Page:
Farms and farmers: with liberty and justice for all
by Jody Aliesan, PCC Farmland Fund President and Operating Officer
This article was originally published in July 2002
Back in 1776 it was small family farmers who started our Revolutionary War for independence from Britain.
The Minutemen standing on that little bridge near Concord were more concerned about crops and survival than they were about politics. But a moment came when their sense of justice was so offended that they banded together and put their lives on the line.
There’s a grassroots movement afoot in our country today to protect our homeland, but in a different way. People are tired of watching loss and destruction of the productive land that feeds both our bodies and our souls. They’re acting to protect American farmland, small family farmers, and our domestic food supply. Over a thousand of us support the PCC Farmland Fund. We’re part of this spontaneous, peaceful, patriotic movement for independence.
Help support local farming, the Cascade Harvest Coalition, and have a berry good time
Bob Tidball of T&M Berry Farm is opening his strawberry patch to u-pickers. Part of the proceeds will support the programs of the Cascade Harvest Coalition, including Puget Sound Fresh, FarmLink and regional Harvest Celebrations. The highly desirable “Puget Summer” strawberry will be ripe and ready. It far outshines those tasteless, hollow berries from the nether regions. Bob uses no sprays!
Picking is from late June to mid-July, depending on the weather. Dates will be posted on the Coalition’s webpage, www.cascadeharvest.org, or call the farm at 253-941-1435.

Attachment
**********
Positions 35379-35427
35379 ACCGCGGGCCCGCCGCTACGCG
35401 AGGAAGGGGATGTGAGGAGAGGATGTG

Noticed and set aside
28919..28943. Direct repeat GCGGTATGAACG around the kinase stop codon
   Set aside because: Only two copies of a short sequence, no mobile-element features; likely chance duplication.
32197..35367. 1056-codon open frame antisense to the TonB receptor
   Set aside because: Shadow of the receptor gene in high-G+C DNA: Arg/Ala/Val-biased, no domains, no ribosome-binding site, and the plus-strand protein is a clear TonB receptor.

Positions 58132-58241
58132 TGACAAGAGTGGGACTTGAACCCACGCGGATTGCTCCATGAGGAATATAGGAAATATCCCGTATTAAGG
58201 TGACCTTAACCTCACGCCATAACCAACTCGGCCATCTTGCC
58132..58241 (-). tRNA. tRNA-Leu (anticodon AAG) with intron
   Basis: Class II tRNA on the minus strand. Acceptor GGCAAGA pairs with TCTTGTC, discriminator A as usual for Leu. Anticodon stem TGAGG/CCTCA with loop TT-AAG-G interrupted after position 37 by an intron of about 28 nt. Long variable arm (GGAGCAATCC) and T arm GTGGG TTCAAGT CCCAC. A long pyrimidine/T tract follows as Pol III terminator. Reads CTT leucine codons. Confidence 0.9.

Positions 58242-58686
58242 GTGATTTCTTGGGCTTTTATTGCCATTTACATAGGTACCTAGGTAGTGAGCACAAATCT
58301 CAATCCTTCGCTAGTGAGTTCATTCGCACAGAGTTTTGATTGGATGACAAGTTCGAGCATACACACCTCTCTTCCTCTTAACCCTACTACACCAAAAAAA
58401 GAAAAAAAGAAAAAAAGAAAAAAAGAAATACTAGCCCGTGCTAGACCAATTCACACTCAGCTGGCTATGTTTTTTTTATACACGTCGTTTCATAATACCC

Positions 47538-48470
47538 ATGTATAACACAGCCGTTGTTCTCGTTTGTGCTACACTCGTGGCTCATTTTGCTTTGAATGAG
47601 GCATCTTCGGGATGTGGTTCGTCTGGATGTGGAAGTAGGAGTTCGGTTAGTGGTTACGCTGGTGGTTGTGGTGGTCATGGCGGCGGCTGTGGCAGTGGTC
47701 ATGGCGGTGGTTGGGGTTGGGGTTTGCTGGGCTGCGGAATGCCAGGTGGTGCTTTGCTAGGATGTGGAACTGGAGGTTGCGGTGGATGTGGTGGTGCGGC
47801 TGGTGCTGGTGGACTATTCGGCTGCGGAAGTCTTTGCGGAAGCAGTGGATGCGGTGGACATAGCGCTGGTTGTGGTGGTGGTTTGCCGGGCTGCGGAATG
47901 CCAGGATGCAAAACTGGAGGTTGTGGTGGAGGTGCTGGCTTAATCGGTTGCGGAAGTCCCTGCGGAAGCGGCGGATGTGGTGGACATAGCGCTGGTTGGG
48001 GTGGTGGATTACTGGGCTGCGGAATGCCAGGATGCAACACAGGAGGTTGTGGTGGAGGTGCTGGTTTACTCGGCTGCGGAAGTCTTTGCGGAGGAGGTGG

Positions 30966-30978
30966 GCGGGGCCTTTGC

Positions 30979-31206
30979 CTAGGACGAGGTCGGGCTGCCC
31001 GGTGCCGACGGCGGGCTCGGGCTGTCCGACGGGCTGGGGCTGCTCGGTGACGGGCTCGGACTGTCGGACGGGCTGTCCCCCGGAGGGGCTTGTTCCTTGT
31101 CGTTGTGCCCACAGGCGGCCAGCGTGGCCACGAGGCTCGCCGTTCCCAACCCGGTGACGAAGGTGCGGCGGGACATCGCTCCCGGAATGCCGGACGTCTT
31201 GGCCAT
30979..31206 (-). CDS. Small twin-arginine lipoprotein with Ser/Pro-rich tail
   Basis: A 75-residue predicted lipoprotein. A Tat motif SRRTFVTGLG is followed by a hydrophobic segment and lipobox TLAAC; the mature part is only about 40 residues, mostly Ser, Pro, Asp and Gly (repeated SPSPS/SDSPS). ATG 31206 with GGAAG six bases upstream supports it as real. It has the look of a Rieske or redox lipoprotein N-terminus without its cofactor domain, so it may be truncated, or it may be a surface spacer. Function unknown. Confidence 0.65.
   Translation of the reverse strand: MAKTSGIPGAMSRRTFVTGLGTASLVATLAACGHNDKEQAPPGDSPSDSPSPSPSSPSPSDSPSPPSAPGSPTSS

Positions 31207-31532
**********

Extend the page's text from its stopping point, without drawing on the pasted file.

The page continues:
T&M Berry Farm is one of the last remaining berry farms in the Kent Valley. From Hwy 167, take the Willis Street Exit. Turn East on Willis and right on South 3rd Street that becomes 78th Avenue South. The Farm is located about 1.5 miles down the road. Look for the farm signs.
You may notice signs on the way that say the road is closed. It is not! If you’re interested in volunteering to pick berries or staff the farm stand, please contact Mary Embleton at 206-525-1098 or email@example.com.
Hello, I’m a longtime PCC member. Love my co-op, love the Farmland Fund. Happy to know that the Delta Farm is out there and I will be buying those sweet carrots this summer. I bought one of the postcards with a photo taken by Nash Huber. I want permission to enlarge that photo to 11″ x 17″ and put it up in my cube here at Eddie Bauer with a caption with the name of the farm and then the name of the Farmland Fund.
— Anna Dickinson
The Shipley Fields: forty more acres sounds like a lot until you actually stand on it. From the perspective of my own five acres, I know how terribly little it really is, which is why you can look forward to getting a payroll deduction increase note from me early next week.
— Bryan M. Booker, PCC View Ridge staff
Thank you … a million times!! There has been great concern about the fate of groundwater quality if the “Shipley fields” (Robb farm) were developed residentially and your efforts put much of that concern to rest. The aquifer we all use for drinking water is very susceptible in that area.
— Ann Soule
Groundwater Specialist/Water Resource Planner
Clallam County Natural Resources Division
Donor Roster (May 1 – 31, 2002)
Diane and Steve Adam
Stephan Anacker and Lisa King
Mary A. Berg
Theodore A. Dodge
Brent Ewing and Kelly Sanderbeck
Mary Jane Helmann
Virginia A. Kelley
E.C. Louise Larson
David and Joann Meeds
Bil Moorhead and Margo Leishman
Diane and Mickey Nichols
Eileen O’Reilly Miller and Kip Miller
Michelle Quigley Pearson
Carol A. Riddell
Susan C. Robinson
Linda K. Shaw
Helen Baker St. John
Mark C. Svore, DDS
Nancy and Mark Tucker
Sadie and Frank Yamasaki
Wendy S. Zieve
More than one hundred PCC staff members make voluntary payroll deductions twice a month. Bryan M. Booker and an anonymous staff member increased theirs, and Mark Frasher made an additional gift.
In honor, for Mother’s Day:
Businesses and Organizations:
The PCC Farmland Fund works to secure and preserve threatened farmland in Washington State and move it into organic production. For more information, see the PCC Farmland Fund web page.